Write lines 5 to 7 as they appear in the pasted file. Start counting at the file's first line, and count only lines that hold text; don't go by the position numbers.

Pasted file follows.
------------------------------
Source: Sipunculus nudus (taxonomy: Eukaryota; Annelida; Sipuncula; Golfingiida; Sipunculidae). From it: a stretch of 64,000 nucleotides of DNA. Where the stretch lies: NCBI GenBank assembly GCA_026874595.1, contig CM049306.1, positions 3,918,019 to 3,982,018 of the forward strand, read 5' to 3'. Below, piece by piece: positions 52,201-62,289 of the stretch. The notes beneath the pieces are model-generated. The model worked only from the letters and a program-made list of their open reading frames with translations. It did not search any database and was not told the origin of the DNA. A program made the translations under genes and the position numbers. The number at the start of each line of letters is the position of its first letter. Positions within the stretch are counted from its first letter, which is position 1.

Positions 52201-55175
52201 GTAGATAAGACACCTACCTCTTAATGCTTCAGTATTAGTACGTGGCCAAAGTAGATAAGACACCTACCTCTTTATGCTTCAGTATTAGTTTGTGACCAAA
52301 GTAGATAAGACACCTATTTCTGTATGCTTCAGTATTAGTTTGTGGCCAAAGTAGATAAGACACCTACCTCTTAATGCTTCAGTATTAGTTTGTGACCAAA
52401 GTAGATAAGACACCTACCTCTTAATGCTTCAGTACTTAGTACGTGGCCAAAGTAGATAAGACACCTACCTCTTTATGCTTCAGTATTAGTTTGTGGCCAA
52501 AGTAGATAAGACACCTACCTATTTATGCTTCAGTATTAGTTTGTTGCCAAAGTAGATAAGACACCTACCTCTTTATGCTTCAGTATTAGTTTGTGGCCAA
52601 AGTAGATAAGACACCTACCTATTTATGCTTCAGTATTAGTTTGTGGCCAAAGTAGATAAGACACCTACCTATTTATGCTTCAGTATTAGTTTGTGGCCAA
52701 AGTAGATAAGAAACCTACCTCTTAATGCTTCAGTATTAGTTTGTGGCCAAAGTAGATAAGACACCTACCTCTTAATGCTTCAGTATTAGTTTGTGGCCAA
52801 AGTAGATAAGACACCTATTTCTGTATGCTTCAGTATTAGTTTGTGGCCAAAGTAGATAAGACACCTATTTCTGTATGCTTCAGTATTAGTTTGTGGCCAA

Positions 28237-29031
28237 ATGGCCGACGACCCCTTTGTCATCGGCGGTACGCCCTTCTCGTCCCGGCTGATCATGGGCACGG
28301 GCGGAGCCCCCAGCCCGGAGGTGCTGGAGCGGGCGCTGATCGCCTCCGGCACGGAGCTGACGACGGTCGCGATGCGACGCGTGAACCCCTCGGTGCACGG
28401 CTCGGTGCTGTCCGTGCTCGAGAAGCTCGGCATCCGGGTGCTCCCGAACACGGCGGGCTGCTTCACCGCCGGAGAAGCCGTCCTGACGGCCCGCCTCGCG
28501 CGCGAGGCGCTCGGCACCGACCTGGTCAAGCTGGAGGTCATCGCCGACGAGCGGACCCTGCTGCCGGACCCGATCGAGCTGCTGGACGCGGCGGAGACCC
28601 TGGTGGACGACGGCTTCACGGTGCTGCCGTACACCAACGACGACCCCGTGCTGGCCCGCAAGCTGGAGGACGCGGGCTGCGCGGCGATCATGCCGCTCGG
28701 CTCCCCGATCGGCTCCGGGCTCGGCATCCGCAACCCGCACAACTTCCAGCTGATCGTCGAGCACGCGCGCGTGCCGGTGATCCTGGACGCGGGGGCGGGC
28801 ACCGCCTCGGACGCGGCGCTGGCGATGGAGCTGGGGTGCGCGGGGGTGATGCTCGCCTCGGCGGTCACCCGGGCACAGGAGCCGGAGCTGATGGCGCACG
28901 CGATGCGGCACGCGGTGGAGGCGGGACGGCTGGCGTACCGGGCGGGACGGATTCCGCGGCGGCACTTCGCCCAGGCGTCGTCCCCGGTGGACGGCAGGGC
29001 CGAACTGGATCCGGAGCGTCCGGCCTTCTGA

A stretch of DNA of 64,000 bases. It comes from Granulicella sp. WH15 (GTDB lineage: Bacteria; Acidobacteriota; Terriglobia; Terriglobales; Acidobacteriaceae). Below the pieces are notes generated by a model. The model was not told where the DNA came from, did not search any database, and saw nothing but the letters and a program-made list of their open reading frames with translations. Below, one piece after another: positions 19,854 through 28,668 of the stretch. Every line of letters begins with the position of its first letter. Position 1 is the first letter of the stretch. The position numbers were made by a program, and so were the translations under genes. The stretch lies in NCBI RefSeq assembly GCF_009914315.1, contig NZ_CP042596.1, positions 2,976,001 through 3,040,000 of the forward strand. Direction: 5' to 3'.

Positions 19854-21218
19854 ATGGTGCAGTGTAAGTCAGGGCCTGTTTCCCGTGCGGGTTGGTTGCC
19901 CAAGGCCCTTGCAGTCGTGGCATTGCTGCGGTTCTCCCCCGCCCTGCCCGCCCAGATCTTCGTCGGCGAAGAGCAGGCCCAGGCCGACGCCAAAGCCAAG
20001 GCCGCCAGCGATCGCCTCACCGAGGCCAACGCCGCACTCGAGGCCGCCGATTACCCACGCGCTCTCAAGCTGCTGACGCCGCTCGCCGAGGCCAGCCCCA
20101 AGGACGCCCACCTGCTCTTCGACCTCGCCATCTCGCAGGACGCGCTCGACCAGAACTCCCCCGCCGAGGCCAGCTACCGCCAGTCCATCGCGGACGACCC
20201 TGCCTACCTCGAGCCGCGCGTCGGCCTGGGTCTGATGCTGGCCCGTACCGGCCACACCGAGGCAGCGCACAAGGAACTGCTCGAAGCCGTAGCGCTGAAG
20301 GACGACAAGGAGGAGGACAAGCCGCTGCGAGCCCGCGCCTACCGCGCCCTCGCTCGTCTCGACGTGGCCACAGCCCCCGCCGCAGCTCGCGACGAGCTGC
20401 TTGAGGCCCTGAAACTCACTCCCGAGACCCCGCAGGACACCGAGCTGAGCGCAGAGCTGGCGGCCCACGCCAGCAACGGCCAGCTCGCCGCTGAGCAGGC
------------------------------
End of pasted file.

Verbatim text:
52401 GTAGATAAGACACCTACCTCTTAATGCTTCAGTACTTAGTACGTGGCCAAAGTAGATAAGACACCTACCTCTTTATGCTTCAGTATTAGTTTGTGGCCAA
52501 AGTAGATAAGACACCTACCTATTTATGCTTCAGTATTAGTTTGTTGCCAAAGTAGATAAGACACCTACCTCTTTATGCTTCAGTATTAGTTTGTGGCCAA
52601 AGTAGATAAGACACCTACCTATTTATGCTTCAGTATTAGTTTGTGGCCAAAGTAGATAAGACACCTACCTATTTATGCTTCAGTATTAGTTTGTGGCCAA